He said that waves occur when new mutations become more infectious and there is a higher chance of the virus spreading.
Slum dweller children proceed with their share of free meal distributed by NGO as others stand in queue during lock down due to coronavirus pandemic in Kolkata, India, Wednesday, June 2, 2021. (AP Photo/Bikas Das)
There is no data that shows children will be affected in the third waves of COVID-19 , either in India or internationally, says AIIMS Delhi Director Dr Randeep Guleria on Tuesday. During a media briefing on COVID-19 that was held at the National Media Centre, PIB Delhi, Guleria said, “It is a piece of misinformation that subsequent waves of the COVID-19 pandemic are going to cause severe illness in children.” He also said that 60 percent to 70 percent of children who got infected and needed hospitalisation were children with either comorbidities or low immunity. Healthy children recovered with only a mild illness and they did not need to be hospitalized.
Why do waves occur?
“Waves normally occur in pandemics caused due to respiratory viruses – the 1918 Spanish Flu, H1N1 (swine) flu are examples. The second wave of 1918 Spanish Flu was the biggest, after which there was a smaller third wave,” the AIIMS director said.
“Multiple waves occur when there is a susceptible population. When a large part of the population acquires immunity against the infection, the virus becomes endemic and infection becomes seasonal – like that of H1N1 that commonly spreads during monsoon or winters.”
Another reasons for the occurence of waves are when the virus mutates or changes.
Guleria said, “Waves can occur due to change in the virus (such as new variants). Since new mutations become more infectious, there is a higher chance for the virus to spread.”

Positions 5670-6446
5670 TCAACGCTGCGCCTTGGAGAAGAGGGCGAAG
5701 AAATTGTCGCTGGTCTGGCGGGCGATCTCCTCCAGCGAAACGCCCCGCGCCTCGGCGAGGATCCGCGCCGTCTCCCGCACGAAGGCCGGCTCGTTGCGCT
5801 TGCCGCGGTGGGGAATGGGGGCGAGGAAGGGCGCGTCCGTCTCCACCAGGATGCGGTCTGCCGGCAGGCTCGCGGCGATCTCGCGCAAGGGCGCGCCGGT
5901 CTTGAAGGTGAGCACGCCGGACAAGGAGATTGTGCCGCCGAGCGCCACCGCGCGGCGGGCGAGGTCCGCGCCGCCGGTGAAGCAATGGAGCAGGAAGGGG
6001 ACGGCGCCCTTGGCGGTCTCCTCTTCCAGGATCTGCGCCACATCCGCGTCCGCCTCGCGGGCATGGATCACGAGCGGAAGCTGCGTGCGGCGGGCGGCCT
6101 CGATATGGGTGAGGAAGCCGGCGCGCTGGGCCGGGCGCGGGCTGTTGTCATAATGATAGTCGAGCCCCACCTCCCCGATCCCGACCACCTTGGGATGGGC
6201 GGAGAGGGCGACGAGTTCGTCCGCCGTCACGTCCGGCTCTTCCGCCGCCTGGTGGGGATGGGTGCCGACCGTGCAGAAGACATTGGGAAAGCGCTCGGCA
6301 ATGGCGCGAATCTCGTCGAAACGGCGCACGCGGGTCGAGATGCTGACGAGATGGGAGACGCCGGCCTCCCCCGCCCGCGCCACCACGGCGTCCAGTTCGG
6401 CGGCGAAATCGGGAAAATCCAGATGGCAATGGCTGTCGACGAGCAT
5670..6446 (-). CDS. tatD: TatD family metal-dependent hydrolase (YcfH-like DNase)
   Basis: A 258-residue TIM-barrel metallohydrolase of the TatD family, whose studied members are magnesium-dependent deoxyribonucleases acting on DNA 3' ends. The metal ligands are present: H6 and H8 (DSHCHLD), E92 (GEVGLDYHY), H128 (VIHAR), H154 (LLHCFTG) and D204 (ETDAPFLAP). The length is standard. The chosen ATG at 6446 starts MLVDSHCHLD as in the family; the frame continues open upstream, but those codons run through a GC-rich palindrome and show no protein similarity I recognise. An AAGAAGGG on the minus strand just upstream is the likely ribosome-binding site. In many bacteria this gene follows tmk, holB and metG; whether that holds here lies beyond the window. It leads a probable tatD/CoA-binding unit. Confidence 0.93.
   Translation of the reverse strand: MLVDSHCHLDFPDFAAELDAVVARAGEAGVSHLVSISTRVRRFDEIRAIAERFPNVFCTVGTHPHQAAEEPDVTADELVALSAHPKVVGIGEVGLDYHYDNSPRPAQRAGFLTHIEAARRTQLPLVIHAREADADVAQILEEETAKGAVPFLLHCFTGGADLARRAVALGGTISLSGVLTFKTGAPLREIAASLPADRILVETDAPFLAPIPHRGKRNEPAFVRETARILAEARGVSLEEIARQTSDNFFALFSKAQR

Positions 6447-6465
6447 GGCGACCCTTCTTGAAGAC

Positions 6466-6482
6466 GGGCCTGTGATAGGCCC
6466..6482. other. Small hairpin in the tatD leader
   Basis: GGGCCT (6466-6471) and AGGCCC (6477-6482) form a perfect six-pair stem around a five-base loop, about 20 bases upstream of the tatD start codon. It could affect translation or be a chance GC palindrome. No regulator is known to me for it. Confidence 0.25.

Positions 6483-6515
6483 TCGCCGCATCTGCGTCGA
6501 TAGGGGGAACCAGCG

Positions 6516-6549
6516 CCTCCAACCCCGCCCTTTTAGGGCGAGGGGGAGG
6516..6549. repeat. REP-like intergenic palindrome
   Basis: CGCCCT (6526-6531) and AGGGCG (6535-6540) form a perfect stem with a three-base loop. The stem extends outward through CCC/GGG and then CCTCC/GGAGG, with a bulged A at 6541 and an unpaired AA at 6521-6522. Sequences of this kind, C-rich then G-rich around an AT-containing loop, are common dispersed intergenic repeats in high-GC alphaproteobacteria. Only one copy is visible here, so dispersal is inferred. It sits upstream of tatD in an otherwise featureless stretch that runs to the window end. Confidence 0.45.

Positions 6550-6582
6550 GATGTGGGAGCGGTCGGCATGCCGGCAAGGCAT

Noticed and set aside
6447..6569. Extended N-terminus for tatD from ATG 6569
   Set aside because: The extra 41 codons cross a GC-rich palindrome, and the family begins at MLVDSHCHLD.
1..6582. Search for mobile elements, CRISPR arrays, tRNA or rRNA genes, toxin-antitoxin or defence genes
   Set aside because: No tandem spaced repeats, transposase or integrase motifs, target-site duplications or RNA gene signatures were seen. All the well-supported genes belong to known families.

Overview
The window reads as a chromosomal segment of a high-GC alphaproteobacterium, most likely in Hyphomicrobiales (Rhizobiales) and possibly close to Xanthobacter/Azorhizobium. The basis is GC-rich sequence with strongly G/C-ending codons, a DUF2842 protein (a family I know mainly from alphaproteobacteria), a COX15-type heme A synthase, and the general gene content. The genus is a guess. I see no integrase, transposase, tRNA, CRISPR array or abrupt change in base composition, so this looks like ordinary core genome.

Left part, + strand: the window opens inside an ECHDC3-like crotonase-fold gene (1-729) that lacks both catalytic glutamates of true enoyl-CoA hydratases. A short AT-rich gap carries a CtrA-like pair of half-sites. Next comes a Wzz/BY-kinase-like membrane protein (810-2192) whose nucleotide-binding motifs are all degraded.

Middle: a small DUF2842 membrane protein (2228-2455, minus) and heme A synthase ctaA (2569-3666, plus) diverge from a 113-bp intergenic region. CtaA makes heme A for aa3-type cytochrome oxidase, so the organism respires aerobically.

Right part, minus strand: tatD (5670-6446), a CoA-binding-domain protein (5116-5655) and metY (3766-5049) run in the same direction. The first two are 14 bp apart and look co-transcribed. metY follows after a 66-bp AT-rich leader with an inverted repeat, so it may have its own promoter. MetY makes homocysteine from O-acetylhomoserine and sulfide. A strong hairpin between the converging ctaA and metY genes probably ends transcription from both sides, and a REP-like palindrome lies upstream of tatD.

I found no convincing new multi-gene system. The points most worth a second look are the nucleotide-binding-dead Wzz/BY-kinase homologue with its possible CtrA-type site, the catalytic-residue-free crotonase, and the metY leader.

He has also asked people to strictly follow COVID-appropriate behaviour.
“Whenever cases increase, there is a fear in people and human behaviour changes. People strictly follow COVID-appropriate behaviour and non-pharmaceutical interventions help break the chain of transmission,” he said.
“But when unlocking resumes, people tend to think that not much infection will happen and tend to not follow COVID appropriate behaviour. Due to this, the virus again starts spreading in the community, leading potentially to another wave,” Guleria added.
“If we have to stop subsequent waves, we need to aggressively follow COVID appropriate behaviour until we can say that a significant number of our population is vaccinated or has acquired natural immunity,” Guleria said. “When enough people are vaccinated or when we acquire natural immunity against the infection, then these waves will stop. The only way out is to strictly follow COVID appropriate behaviour.”
With inputs from ANI